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How video games have changed throughout the years

30th November 2020 Print

For the last 50 years gaming has become one of the largest global industries. Worth over 60.4 billion USD, this figure is only set to soar. As more and more people turned to video games over lockdown as a way to keep themselves not only entertained, but connected to friends and family, gaming demonstrated it has a rightful place in the modern world. 

Those who have enjoy gaming through the years always want to keep up with the most modern consoles, so they are able to enjoy themselves with the latest and greatest the technology has to offer. Though the prices of these new consoles are increasing with every new release, most people are able to save a chunk of money by trading in their old consoles to help fund towards the newest gaming technology which almost guarantees them another 5-10 years worth of new game releases.

Once vilified for causing violence, studies have actually shown that gaming encourages empathy, logical and lateral thinking, as well as a myriad of other benefits. But, how exactly have video games changed throughout the years?  


Gaming graphics, whether played on a console, PC, or mobile device have improved tremendously over the decades. Even games that were released relatively recently demonstrate how much graphics have evolved.  In the early 90s manufactures started created the illusion of 3D graphics. By the mid-2000s developers were taking full advantage of 3D technology on PC and consoles.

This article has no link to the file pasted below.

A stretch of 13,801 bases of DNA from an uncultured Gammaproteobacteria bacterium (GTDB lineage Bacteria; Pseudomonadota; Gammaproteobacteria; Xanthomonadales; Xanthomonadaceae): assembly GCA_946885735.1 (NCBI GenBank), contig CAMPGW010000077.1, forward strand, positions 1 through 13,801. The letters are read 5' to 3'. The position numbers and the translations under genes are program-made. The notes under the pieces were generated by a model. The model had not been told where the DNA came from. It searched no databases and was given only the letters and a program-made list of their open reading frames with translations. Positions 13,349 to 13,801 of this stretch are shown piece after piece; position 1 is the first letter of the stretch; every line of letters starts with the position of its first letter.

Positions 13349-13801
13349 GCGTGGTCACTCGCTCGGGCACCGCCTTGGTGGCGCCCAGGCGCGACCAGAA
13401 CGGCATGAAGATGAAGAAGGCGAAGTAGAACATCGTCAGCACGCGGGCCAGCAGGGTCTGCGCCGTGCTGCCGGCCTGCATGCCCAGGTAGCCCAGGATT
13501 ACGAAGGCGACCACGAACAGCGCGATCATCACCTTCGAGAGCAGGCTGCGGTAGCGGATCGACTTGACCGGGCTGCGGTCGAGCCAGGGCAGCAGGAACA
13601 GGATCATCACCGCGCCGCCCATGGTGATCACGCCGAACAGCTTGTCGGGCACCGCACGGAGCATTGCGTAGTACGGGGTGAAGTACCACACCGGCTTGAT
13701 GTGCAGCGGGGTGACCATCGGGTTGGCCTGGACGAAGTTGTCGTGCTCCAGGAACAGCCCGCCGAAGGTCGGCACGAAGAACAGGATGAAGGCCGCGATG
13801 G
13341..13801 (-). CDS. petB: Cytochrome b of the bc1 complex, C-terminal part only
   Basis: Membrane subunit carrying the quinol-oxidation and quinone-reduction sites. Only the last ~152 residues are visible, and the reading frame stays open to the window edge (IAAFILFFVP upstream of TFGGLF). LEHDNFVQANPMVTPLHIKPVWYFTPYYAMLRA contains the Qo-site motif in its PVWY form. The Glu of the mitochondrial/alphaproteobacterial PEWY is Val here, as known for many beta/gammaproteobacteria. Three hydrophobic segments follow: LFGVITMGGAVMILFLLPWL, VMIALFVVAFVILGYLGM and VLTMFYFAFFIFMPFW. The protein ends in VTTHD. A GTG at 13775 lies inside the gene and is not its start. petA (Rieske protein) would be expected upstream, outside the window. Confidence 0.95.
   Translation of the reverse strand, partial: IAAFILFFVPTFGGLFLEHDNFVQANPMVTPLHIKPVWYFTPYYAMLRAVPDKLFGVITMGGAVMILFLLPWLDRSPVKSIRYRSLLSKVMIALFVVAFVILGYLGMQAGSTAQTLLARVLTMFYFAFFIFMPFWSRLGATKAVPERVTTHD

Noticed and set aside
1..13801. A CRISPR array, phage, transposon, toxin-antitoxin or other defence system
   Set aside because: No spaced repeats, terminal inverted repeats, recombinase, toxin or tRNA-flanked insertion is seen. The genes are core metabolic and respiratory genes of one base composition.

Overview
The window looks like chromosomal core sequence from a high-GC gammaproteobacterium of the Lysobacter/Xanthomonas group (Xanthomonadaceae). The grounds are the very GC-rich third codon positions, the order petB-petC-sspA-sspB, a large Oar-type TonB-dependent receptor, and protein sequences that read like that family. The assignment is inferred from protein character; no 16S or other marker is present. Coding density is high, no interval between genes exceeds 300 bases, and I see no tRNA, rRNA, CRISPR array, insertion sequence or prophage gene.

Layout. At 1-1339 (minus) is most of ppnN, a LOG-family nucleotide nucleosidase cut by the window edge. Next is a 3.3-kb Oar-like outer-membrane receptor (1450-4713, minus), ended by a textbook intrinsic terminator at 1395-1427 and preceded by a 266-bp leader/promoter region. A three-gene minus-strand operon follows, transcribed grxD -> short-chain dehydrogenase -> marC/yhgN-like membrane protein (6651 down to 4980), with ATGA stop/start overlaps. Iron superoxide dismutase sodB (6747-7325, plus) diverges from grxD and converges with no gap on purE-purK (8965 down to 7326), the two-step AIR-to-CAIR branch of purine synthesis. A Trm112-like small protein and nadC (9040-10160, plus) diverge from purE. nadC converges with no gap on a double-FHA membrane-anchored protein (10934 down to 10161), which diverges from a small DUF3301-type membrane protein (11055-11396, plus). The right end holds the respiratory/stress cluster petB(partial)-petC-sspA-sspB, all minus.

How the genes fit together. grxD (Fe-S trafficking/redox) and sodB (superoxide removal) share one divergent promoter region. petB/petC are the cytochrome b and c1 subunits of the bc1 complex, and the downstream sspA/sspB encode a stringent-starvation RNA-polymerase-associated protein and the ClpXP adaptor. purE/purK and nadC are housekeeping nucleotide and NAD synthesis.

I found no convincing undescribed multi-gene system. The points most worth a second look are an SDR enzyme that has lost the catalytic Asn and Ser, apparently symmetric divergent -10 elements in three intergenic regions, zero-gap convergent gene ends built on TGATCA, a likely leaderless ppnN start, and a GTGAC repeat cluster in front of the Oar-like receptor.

Paying for games 

While the whole purpose of the video games industry hasn’t changed, i.e. to monetize games in order for the business to be profitable, the way in which in we pay for games has changed dramatically. In the early days of gaming, players would either play at an arcade and pay for each game to get lives, or they could buy a console and play games at home. Then during the 90s and early noughties when the internet became more widespread, game publishers were able to release expansion packs. Now, many games are purchased through loot box systems.  


If you were fortunate enough to have a console in the late 1980s / early 90s, the only way to play with your friends was with a split screen. However, over time, online gaming slowly started to dominate the industry. Now, few games support split screen, and almost all multiplayer games require players to play online instead of sharing the same screen in person.  


Back in the 1990s and early 2000s, there was a big demand for cheats in video games. Developers included cheat codes that could be entered whilst playing, and they’d unlock different things or change the game in different ways.  

Now though, cheat codes are pretty much non-existent, and cheating in today’s games is highly frowned upon.